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Praise vs Encouragement Is Like Nouns vs Verbs

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Praise vs Encouragement

One of the most important concepts in Adlerian psychology is encouragement. In fact, it is such a big concept I get deterred from writing about it on my blog because I try to keep my posts to 500 words or less.  But recently one of my mentors, Christine Nisan, used very clear concise language that I thought might help parents grasp the concept of encouragement as distinct from praise, since praise is not recommended. Christine said ” think in terms of verbs versus nouns”.

Encouragement is about verbs, praise is about nouns.    Here are some encouragement versus praise examples to show you the difference:

You have picked a nice outfit today — vs—  you are pretty

You are studying hard — vs — you are smart

When we use the language of encouragement we are helping to reinforce the belief that the person is an active agent in their choices and that they have influence and control in the outcomes of their life.    One can choose to dress tidily or sloppy, right?  But one has no control over if they are born “pretty”.   Likewise, kids think they were born “smart” (noun) and don’t realize that it is the act of studying (verb) and the learning (verb) that lead to their understanding which resulted in getting a good mark.

Adler’s theory of Individual Psychology stresses that all humans are capable of change and we can always do differently.  It is freeing and liberating to know you are capable of deciding how you will act.   It’s empowering to a child that they can do differently.  You can study harder and improve your grades.  You can be attentive to your hygiene and clothing and improve your appearance.

If a child believes they are a brat (noun) or a bad girl (noun)  because they have been called one, they come to accept that label (noun).  It feels fixed and unchangeable and they can get locked into that role in the family.   If, however, they understand that they are behaving (verb) in uncooperative ways , they understand that they can choose to act differently!


About Alyson

Alyson has been blogging parenting advice for over 15 years. She has been a panelist at BlogWest, Blissdom, #140NYC and more. Her content appears on sites across Canada and the US, but you can read all her own blog posts right here.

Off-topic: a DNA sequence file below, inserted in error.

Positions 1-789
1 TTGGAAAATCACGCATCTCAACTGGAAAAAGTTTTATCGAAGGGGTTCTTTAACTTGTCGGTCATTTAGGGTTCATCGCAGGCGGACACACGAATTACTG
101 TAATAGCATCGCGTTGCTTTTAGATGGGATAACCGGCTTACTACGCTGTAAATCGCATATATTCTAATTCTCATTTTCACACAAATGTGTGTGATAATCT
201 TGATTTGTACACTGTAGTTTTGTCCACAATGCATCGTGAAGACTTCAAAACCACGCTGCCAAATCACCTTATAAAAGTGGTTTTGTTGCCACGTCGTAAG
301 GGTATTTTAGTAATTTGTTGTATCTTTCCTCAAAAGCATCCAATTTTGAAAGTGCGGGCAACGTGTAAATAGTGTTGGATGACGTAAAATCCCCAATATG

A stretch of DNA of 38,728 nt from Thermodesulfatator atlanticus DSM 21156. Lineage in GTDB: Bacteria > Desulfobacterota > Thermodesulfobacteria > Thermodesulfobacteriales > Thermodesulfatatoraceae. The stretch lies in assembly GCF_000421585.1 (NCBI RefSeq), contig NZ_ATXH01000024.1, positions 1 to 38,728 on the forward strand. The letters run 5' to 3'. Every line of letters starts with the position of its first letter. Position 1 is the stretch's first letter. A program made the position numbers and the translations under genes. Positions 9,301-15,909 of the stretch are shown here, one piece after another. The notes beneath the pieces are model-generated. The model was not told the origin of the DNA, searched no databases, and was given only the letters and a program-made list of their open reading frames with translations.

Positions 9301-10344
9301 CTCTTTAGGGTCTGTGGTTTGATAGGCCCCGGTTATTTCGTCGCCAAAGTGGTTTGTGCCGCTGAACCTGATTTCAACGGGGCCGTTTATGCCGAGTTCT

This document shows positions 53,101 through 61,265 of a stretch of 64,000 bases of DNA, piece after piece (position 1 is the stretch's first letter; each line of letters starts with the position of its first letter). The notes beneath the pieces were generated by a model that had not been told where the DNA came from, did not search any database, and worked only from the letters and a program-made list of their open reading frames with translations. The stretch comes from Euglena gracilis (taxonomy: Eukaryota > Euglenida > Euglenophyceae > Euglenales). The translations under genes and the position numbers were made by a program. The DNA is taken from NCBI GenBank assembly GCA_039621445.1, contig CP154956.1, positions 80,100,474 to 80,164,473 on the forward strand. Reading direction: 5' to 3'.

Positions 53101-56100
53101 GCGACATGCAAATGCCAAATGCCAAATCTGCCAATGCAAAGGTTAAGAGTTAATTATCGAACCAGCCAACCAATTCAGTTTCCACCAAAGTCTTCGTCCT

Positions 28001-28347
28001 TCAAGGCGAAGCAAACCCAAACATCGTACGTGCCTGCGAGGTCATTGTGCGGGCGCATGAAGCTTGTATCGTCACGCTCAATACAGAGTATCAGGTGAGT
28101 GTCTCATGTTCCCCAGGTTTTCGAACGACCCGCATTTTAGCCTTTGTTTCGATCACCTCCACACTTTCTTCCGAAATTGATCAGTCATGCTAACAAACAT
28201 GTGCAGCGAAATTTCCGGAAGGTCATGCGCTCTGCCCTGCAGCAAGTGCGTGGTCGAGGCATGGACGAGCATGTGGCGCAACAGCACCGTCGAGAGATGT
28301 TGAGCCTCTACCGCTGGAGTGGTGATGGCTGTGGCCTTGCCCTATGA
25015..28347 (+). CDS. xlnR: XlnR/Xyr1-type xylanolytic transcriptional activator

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5 Responses to “Praise vs Encouragement Is Like Nouns vs Verbs”

  1. Praise Vs Encouragement | Childreach

    […] and to teach them that they have control over their successes in life. I recently read this article that talks about how the difference between praise and encouragement has opened up a whole new world […]

  2. Cary

    As someone who works with students and also manages volunteers who directly work with struggling readers, I think understanding the difference between praise and encouragement is so important. We challenge our volunteers to go beyond simply saying “good job” and instead saying more specific things like “I really like how hard you are trying.”

    One thing to note is that words like “pretty” and “smart” are actually adjectives, not nouns, but I really like the idea of focusing on the verbs and the things the person can choose to DO.

    Thanks for sharing this.

  3. Melissa

    Great article! I love how concise it is and really addresses what to say. I do have a question though. Can you explain more about the very vs. nouns distinction? You say “You have picked a nice outfit today — vs— you are pretty” as an example of verbs vs. nouns. “Pretty” and “smart” are adjectives. Just trying to explain this to some of my friends who liked your angle but pointed out this piece as a question. Thanks!

    • alyson

      Thanks for the question. Action words are verbs, and so they describe behaviour choices and we can always make different choices. Nouns name things. It is what you ARE. I guess another way to say it is “state versus trait”. Are you an angry person? or do you act angry? If you beleive you are an angry person and its in your nature (noun /trait) then you are less likely to change. If you are acting angry it is your current state and changeable. If we want to motivate change we have to show the importance of action and behaviour as it empowers us to make different choices. You can always change the way you dress, but you can’t change if you were born pretty or not. Hope that makes sense?

  4. Meagan

    I’d like to share your post, but in the way you’re using them, “pretty” and “good” are adjectives, not nouns. It’s a helpful reminder that they are different parts of speech, though.


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